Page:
Ms. Nancy Neamtan, Founder and former CEO of the Chantier de l’économie sociale, spoke about the case of Quebec in Canada and the peculiarity of its SSE ecosystem, very much based on collaborative culture, partnership and synergies with different actors, e.g. social movements, labour unions, women groups, researchers at regional level and sectoral level. She emphasized that, especially now in overcoming the pandemic, it is necessary to adopt a “transformative and solutions-focused approach proposing long-term and innovative strategies that come from and are adapted to the local communities and help to overcome social challenges”.

Mr. Juan Antonio Pedreño, President of Social Economy Europe and CEPES, spoke about the need to raise visibility and strengthen collaboration within SSE actors, but also beyond them. At local level, he mentioned that 40.000 children in one region of Spain are today involved in school cooperatives and learning about cooperative and solidarity principles in business making. Education is key for a real change. At national level, he highlighted the importance of national policies and strategies fostering SSE, such as the Spanish Strategy for Social Economy, in order to operate in a more systematic way. Finally, he mentioned the importance to create alliances and policies at regional level as well. In this sense, at European level, the European Commission is working towards an Action Plan on Social Economy. Consultations and engagement of different actors will be key.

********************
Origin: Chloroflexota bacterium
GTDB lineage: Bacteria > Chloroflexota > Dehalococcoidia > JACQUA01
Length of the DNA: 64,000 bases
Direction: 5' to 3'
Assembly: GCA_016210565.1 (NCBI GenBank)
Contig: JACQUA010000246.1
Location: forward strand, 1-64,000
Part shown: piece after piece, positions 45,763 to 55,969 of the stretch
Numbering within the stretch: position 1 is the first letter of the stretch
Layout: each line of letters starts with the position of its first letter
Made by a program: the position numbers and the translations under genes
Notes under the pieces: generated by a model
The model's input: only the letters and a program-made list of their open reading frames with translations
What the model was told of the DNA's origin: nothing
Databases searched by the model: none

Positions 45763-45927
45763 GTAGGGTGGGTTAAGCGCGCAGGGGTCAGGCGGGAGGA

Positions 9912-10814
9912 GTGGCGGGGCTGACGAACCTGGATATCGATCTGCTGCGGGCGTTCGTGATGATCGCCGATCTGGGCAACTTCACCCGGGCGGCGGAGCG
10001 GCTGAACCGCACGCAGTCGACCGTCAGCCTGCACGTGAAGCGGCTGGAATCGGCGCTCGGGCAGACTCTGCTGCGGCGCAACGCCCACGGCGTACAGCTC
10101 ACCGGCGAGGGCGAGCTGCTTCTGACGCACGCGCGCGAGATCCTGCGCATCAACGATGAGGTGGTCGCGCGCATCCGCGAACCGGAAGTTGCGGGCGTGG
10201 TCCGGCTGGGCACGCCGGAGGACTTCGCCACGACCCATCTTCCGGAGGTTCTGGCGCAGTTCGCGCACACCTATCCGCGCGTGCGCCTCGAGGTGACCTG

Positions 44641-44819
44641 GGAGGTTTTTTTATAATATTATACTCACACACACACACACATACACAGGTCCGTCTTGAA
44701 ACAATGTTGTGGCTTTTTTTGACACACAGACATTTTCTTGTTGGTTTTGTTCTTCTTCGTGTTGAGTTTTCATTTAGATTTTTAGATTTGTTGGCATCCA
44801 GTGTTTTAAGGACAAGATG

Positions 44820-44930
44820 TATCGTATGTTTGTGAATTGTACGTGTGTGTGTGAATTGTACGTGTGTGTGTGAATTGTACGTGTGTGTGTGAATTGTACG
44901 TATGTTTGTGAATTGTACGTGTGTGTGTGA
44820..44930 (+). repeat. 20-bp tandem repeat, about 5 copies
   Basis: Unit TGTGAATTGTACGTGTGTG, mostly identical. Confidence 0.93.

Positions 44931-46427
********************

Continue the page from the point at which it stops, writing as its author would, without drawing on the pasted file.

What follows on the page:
The discussion continued with an exchange on the importance of implementing local initiatives based on citizens' demands and by forming alliances, especially in times of crisis. The speakers highlighted that in the different territories, it was observed that the SSE actors asked for financing for wages of workers and they applied for short terms loans to mitigate the impact of the pandemic. At the same time, they took measures and have been part of the recovery, by putting in place resilience strategies. SSE demonstrated its added value in responding to the crisis through frontline workers and volunteers. In Cameroon SSE institutions provided protective equipment to vulnerable communities, by localizing production of food items and providing food assistance. In Spain SSE institutions were engaged in social and health care services. The panelists noted that in many case local governments are recognizing the value of SSE, but more should be done in terms of recognition and integration of SSE actors in the mainstream medium and long-term national measures and policies. During the pandemic, some pre-existing conditions to the crisis became more visible, e.g. violence against women and gender gap, technologic divide between urban and rural, unsustainability of global supply chain for food, etc. A shift in the discourse and paradigm should be a priority. SSE can play a role in this transition.

The panel concluded with some considerations around how to transform the present and make SSE one of the key actor in building a better future. Strengthening the different alliances was identified as one key element, while advancing and advocating for more inclusive policies and measures adopted by the governments.

The program of the event is available here.
You can also watch the English recording at this Facebook link: here.